Although the spine is protected by discs, ligaments and muscles it is just as vulnerable to traumatic injury as the rest of the skeletal system. However, the pattern of spinal fractures is unique and related to the three ‘columns’ of the spine - anterior (front), middle, and posterior (back). The front column consists of the anterior longitudinal ligament and the front half of the body, disc, and annulus. The middle column consists of the rear half of the body, disc, and annulus, and the posterior longitudinal ligament. The posterior column consists of the facet joints, ligamentum flavum, the posterior elements, and the interconnecting ligaments.
In the thoracic spine the sternum-rib complex is also regarded as a fourth column. Fractures can be classified as:
- compression fractures - the anterior portion of the vertebral body is wedged, most often as a result of vertical force but the middle column remains intact
- burst fractures - are comminuted fractures of the vertebral bodies often associated with bone fragments in the canal and involving the anterior and middle columns. These usually result from high energy impact putting a vertical loading on the spine and are also frequently associated with neurological deficit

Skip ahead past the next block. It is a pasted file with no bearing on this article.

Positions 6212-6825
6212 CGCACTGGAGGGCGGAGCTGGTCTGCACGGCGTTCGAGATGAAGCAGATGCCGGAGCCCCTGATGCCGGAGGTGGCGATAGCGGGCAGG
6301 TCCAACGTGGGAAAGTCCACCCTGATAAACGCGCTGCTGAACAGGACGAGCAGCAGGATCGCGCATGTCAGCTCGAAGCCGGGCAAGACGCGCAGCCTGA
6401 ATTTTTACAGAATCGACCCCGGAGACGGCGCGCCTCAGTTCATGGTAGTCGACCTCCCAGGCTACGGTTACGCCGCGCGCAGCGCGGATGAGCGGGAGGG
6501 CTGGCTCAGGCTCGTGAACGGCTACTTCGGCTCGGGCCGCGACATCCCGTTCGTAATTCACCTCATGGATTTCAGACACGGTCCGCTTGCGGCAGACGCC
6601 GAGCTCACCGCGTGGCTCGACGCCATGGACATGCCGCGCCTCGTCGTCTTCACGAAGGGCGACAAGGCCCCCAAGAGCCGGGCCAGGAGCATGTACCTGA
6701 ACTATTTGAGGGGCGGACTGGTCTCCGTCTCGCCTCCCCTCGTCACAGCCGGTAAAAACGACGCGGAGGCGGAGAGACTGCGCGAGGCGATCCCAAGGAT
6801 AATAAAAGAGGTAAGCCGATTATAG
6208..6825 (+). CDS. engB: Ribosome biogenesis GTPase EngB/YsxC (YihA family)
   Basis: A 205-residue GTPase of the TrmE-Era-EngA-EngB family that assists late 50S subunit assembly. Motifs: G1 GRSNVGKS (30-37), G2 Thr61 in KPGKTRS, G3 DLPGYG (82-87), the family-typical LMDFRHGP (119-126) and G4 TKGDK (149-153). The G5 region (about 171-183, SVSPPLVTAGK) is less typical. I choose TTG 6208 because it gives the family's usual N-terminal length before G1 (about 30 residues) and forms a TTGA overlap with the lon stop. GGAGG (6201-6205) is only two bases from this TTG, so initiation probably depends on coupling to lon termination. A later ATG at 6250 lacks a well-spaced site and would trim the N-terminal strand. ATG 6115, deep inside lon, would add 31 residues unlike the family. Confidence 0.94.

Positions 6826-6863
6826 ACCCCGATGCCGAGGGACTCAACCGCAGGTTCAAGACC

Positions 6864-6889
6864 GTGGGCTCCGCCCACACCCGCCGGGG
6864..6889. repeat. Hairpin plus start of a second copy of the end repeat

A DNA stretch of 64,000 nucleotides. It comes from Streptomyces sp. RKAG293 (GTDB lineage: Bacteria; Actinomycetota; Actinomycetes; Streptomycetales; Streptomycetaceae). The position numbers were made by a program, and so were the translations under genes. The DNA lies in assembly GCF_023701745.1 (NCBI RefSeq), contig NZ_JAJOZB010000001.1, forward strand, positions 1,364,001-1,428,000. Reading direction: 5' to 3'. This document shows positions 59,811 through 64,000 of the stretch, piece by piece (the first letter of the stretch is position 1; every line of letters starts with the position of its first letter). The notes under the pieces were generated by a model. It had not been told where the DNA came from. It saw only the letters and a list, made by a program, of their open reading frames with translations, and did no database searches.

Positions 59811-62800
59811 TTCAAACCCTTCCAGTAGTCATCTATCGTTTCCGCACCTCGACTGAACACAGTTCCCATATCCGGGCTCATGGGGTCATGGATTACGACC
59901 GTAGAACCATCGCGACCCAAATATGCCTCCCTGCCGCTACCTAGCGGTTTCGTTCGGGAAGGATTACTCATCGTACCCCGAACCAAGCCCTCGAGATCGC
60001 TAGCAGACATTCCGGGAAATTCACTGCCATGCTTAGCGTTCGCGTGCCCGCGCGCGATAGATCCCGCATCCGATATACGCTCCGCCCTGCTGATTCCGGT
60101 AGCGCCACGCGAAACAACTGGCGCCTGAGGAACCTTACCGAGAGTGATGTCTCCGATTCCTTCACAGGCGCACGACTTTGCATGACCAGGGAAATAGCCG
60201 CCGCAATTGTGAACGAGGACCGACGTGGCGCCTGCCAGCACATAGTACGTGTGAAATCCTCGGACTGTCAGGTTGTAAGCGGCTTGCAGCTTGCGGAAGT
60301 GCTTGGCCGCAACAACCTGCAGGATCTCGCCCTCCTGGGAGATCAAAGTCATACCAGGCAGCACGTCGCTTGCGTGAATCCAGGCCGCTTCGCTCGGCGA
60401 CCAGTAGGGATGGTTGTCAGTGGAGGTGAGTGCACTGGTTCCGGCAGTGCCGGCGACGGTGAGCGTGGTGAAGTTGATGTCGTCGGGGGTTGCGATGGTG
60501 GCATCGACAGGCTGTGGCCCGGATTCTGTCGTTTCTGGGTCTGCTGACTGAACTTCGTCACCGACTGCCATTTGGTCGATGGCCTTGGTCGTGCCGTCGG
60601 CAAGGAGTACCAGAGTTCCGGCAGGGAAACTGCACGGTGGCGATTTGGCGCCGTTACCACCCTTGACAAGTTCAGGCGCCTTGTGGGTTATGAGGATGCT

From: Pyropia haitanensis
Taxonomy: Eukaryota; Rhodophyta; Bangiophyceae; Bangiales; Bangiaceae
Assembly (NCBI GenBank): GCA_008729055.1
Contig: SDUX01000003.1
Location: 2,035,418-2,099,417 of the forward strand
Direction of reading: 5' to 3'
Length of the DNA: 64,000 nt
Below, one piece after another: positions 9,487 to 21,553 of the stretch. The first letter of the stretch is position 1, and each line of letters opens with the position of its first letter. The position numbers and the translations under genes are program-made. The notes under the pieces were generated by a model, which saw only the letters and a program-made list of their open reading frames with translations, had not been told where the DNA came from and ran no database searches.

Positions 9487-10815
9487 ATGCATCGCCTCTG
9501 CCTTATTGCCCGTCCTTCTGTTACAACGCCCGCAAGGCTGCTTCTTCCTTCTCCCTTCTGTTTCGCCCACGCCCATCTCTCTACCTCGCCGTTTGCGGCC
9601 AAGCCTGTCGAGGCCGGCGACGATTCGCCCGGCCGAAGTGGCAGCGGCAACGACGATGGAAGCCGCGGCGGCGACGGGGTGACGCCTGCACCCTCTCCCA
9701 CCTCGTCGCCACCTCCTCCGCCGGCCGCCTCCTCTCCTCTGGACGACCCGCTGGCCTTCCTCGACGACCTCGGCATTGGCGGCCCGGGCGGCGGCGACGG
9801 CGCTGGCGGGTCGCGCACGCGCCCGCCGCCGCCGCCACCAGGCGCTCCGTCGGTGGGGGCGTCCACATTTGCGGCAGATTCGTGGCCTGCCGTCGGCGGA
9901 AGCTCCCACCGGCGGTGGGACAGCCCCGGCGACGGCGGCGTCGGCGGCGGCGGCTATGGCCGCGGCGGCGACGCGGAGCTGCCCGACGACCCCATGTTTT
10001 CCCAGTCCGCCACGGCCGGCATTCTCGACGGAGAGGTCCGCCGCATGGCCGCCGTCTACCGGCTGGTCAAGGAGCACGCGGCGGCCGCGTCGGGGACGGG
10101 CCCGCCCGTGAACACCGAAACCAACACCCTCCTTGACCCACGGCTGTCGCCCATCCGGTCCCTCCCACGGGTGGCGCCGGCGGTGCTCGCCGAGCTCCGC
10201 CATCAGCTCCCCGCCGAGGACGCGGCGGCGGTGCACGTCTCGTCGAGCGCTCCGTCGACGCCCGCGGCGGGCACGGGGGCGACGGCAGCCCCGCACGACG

- fracture-dislocation - these injuries include any combination of fractures with dislocation and involve all three columns. Usually the result of compression, tension, shear or rotation
- flexion-distraction - these usually result from forceful forward flexion of the spine, typically in motor vehicle crashes where the victim is restrained by a lap belt only and tensional forces disrupt the back and middle columns. A variant of flexion-distraction injury is the Chance fracture, resulting from hyperflexion of the spine. All three columns fail under tensile forces in a Chance fracture. The fracture extends through the vertebral body, pedicle, lamina, and spinous process, the posterior ligaments are disrupted, and the intervertebral disc and facet joints may also be distracted